Request for manufacturer’s information of breath-testing device used by Police
Request for technical data and manufacturer’s specifications for an evidential breath-testing device used by the Police—information withheld on basis release would disclose a trade secret, unreasonably prejudice commercial position of manufacturer and prejudice maintenance of the law—New Zealand case law suggested prosecution obliged to disclose sufficient information to defence counsel—investigation discontinued on basis that application to the Court provided adequate alternative remedy
This case involved a request made to the Institute of Environmental Science and Research Limited, a Crown Research Institute, for technical data, manufacturers specifications, and operating manuals and instructions for the Intoxilyzer 500 VA, an evidential breath-testing device used by the Police. The Institute released the operating manual and instructions but withheld all the technical data and manufacturer’s specifications it held for the device, under sections 9(2)(b)(i), 9(2)(b)(ii) and 6(c) of the OIA. The reasons given for withholding this information were that if released, it would disclose a trade secret and unreasonably prejudice the commercial position of the manufacturer of the device and would also prejudice the maintenance of the law.
Comment was sought and obtained from the English manufacturer of the device on what that Company considered were the trade secrets belonging to the manufacturer that would be put at risk if the information at issue was disclosed, how disclosure would be likely to prejudice the manufacturer’s position, and why such prejudice would be unreasonable. The manufacturer’s response referred to cases decided by the English High Court and House of Lords. These cases had taken the view that it was not in the public interest for anyone, once an evidential breath-testing device had received formal approval in law, to go behind that formal approval and challenge the technical construction and general reliability of the device. The evidential breath-testing device involved in this case, was an approved device under the Transport (Breath Tests) Notice (No. 2) 1989. The English cases were not binding in New Zealand and only persuasive.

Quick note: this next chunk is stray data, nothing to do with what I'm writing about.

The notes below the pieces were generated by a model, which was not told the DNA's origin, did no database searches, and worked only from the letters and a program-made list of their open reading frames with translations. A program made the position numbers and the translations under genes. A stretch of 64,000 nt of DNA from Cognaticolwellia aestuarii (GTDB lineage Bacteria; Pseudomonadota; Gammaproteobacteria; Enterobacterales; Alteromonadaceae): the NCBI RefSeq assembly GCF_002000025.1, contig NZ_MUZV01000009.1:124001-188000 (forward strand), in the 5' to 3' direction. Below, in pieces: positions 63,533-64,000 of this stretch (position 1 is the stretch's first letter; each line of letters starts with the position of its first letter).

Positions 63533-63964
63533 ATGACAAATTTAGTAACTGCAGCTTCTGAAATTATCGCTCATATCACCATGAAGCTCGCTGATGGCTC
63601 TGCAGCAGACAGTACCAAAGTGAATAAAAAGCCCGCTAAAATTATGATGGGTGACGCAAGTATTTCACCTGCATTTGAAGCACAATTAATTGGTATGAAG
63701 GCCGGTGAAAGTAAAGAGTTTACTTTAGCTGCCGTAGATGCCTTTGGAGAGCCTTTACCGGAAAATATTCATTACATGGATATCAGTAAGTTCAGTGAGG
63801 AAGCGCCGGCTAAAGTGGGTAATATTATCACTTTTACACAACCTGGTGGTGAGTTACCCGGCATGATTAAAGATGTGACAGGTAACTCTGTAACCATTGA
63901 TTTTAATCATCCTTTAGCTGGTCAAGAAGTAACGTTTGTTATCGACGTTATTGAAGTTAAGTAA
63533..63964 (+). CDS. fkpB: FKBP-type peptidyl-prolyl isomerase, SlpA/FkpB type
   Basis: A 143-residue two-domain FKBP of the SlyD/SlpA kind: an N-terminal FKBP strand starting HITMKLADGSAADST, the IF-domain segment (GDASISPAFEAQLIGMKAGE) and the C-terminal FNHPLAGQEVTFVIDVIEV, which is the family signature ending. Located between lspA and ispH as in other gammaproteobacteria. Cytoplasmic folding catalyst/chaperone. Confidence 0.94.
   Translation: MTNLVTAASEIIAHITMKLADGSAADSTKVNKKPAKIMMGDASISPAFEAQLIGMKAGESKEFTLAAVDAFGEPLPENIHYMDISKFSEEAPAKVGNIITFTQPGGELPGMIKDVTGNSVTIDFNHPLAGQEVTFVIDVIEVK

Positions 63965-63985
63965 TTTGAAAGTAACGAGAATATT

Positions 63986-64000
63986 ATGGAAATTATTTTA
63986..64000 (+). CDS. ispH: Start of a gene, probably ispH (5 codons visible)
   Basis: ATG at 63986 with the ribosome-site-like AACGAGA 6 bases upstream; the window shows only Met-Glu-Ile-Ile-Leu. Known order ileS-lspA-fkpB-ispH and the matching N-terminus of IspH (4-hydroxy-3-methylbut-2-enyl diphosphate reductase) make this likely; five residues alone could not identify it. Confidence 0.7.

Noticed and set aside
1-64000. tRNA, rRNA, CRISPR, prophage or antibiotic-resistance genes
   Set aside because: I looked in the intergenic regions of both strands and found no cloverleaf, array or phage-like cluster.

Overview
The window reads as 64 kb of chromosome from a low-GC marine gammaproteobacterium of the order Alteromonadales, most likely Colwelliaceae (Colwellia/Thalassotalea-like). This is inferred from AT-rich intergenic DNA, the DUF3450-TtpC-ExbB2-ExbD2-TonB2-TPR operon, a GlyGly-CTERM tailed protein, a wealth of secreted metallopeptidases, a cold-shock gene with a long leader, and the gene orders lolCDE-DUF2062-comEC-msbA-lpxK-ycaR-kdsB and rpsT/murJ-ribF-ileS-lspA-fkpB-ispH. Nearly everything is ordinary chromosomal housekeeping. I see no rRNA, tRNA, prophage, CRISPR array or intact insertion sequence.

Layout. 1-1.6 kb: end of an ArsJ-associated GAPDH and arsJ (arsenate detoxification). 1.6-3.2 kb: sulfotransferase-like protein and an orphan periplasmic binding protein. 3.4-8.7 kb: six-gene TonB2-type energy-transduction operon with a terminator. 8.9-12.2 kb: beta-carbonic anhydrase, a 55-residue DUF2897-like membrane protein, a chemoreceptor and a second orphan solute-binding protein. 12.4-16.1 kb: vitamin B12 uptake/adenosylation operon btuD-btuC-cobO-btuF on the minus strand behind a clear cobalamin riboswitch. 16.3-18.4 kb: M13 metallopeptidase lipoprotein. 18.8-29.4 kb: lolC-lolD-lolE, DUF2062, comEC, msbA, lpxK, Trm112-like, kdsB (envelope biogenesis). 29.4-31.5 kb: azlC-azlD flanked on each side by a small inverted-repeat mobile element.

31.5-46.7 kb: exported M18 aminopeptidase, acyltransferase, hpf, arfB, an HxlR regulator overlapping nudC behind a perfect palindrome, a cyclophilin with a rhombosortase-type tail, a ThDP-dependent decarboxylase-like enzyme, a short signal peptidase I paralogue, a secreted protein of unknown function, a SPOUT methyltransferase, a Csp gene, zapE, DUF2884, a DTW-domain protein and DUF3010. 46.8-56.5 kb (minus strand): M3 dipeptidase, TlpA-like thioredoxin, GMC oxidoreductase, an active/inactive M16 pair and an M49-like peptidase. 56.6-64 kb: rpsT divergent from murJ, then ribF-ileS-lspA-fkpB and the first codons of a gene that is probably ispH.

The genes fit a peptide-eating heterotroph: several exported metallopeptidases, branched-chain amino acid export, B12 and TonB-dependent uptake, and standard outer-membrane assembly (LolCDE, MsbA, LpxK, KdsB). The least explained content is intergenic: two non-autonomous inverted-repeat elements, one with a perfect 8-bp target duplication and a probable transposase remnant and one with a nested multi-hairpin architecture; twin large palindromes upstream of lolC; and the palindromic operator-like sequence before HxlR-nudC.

The requester drew attention to certain unreported cases decided in the New Zealand Courts. These cases appeared to be more relevant in the context of a complaint under the OIA than the English cases, and emphasised that the prosecution is obliged to disclose sufficient information to defence counsel to enable counsel to check, among other things, that a given device which is deemed to provide conclusive evidence, was working properly at the time an evidential breath test was taken.
In light of this approach by the New Zealand Courts, it appeared that the more appropriate remedy for requesters seeking information, such as that in issue in this case, was to seek the assistance of the Court to obtain the information necessary for defence purposes direct from the prosecution, rather than using the more circuitous route of seeking this information under the OIA.
After giving the requester an opportunity to comment, the final view was formed that this was an appropriate case for the exercise of the discretion which an Ombudsman has under section 17(1)(a) of the Ombudsmen Act to refuse to investigate a complaint further if it appears to that Ombudsman that under the law, or existing administrative practice, there is an adequate remedy to which it would have been reasonable for the requester to resort.
This issue was later the subject of consideration by the High Court in Police v Keogh  1 NZLR, 736. In this case, Chambers J considers the alternative avenues for obtaining information of this nature.
This case note is published under the authority of the Ombudsmen Rules 1989. It sets out an Ombudsman’s view on the facts of a particular case. It should not be taken as establishing any legal precedent that would bind an Ombudsman in future.